Cook Time:  20 minutes

Servings: 8-12

GET YOUR STUFF OUT

The Sponge Cake

  • 7 large eggs, separated 
  • 7 ounces or 219 grams granulated sugar 
  • 6 ounces or 174 grams all purpose flour

The Sweet Soak

  • 14 oz can sweetened condensed milk
  • 6 ounces evaporated milk
  • 7 ounces unsweetened coconut milk 
  • 1-2 tablespoons bourbon, rum, other hooch or espresso-optional

The Topping

  • 1 1/2 cups heavy cream
  • 2 tablespoons powder sugar or 1 tablespoon maple syrup, optional- there is a lot of sweet going on in the sweet soaked cake
  • 4-6 cups, fresh fruit array, sliced and/or diced
  • 1/3 cup unsweetened coconut, toasted, optional

COOK AND PLAY

For Mother’s Day, why don’t you listen to some of Mom’s “alternative” music, like “Gardening At Night” by REMClick here for the Official Dad’s Dinner Diary Cook and Playlist!

  1. Preheat.  Set up a middle oven rack- preheat oven to 325 degrees.
  2. Keep It Separated!  Separate eggs, placing yolks in one mixing bowl and clean whites into another mixing bowl.  Remember, if you get any yolks into your whites, the whites will not mix up fluffy and airy which is what you want.  
  3. Whip It Part 1- Yolks and Sugar. Add sugar to yolk bowl and use hand or standing mixer to mix or paddle, scraping down bowl as needed, until mixture is very “airy”, smooth and a nice pale yellow, about 5 minutes.
  4. Whip It Part 2- Clean Whites. Whisk up clean whites and salt with hand or standing mixer until soft peaks form, about 2-3 minutes.
  5. Delicately Fold Your Whites.  Delicately fold ⅓ of whipped whites into yolk and sugar mixture with spatula and then gently fold in rest of whites with spatula until you no longer see white streaks.  Keep in mind, you want to keep us much air in the mixture with delicate mixing as possible.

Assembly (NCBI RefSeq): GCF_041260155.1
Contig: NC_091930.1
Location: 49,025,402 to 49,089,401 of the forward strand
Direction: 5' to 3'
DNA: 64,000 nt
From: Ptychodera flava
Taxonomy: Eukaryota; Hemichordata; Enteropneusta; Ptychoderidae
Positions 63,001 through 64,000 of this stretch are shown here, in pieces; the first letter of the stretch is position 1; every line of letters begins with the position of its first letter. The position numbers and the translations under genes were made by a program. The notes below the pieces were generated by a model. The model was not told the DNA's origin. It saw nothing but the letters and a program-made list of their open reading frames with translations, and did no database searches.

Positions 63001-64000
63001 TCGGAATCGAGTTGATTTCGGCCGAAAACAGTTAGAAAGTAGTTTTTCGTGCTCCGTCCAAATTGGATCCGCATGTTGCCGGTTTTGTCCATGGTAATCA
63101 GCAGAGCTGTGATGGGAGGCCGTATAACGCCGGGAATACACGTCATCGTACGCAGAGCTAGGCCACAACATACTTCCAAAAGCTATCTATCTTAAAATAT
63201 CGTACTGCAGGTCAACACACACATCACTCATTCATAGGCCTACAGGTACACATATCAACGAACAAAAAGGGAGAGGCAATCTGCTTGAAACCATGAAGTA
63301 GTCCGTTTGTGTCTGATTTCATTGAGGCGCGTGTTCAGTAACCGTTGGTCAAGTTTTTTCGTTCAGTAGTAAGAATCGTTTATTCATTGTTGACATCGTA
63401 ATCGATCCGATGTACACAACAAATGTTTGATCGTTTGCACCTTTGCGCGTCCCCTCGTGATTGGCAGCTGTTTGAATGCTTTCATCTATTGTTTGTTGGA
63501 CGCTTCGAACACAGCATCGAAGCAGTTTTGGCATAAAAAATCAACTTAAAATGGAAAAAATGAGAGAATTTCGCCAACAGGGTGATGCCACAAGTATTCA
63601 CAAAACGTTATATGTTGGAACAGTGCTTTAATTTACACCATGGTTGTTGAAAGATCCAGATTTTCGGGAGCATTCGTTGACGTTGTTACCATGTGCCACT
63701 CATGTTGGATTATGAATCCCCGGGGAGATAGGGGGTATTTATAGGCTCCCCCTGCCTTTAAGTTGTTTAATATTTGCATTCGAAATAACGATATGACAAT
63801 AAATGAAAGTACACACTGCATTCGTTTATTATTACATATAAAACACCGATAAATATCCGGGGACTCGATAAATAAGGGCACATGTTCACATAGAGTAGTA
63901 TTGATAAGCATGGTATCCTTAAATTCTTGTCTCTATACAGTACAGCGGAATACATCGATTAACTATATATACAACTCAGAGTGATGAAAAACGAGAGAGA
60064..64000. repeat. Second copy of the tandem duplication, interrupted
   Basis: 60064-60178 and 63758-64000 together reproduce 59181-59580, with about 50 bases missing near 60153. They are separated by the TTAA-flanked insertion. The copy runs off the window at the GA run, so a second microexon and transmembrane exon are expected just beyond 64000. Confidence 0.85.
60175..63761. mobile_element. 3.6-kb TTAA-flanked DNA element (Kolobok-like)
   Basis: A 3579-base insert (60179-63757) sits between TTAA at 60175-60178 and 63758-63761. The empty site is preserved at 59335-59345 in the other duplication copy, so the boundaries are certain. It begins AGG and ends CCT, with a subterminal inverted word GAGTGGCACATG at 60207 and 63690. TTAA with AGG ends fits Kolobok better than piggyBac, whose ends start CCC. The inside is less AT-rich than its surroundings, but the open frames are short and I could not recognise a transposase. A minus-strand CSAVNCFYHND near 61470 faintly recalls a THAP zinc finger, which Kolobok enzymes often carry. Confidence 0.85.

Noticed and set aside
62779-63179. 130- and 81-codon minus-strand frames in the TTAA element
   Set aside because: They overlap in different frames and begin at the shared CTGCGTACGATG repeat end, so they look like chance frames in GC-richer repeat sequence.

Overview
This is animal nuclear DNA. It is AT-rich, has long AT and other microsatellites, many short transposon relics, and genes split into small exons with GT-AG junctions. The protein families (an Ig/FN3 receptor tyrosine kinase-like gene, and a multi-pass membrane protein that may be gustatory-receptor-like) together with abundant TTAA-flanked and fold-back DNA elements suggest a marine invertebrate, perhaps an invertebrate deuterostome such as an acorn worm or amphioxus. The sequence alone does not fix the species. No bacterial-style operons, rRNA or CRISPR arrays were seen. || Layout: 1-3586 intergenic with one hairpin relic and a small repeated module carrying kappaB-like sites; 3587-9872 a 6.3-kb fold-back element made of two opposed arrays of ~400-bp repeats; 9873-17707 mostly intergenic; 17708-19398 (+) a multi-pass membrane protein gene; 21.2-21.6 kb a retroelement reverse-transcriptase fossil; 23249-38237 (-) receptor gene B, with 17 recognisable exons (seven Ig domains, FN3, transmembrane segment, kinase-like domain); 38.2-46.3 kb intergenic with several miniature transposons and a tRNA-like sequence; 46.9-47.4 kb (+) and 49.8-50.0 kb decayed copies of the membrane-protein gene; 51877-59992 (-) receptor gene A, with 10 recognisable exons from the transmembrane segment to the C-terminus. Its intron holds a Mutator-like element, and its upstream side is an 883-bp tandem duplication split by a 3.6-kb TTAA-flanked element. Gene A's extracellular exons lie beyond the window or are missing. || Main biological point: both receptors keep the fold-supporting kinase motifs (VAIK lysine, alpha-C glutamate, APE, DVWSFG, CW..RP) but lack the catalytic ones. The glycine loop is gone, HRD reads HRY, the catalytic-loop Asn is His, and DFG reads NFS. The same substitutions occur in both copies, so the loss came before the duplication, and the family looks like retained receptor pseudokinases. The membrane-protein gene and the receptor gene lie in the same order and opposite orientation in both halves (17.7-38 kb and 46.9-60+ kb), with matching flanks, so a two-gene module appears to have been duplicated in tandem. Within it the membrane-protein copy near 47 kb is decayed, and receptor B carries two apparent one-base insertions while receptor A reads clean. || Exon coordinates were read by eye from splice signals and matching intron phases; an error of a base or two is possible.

6. Delicately Fold Your Flour.  Delicately fold flour into mixture with spatula until you no longer see patches of flour.  Not to be a pest, but don’t forget- you want to keep us much air in the mixture with delicate mixing as possible.
  7. Golden Brown and Puffy.  Spread batter into buttered 13 x 9 dish and bake until golden brown and puffy- about 20 minutes.  Poke holes all over cake once out of oven and let cake cool on wire rack for about 15 minutes.
  8. Soaking Time.  Mix sweetened condensed milk, evaporated milk and coconut milk in medium bowl and pour evenly over holey cake. Refrigerate cake overnight or even another night before serving.
  9. One Last Leches.  Before serving, whip heavy cream and sugar in a bowl with hand or standing mixer and spread evenly over cake.  Artistically top cake with fruit.  Leftovers will keep a day or two more in refrigerator.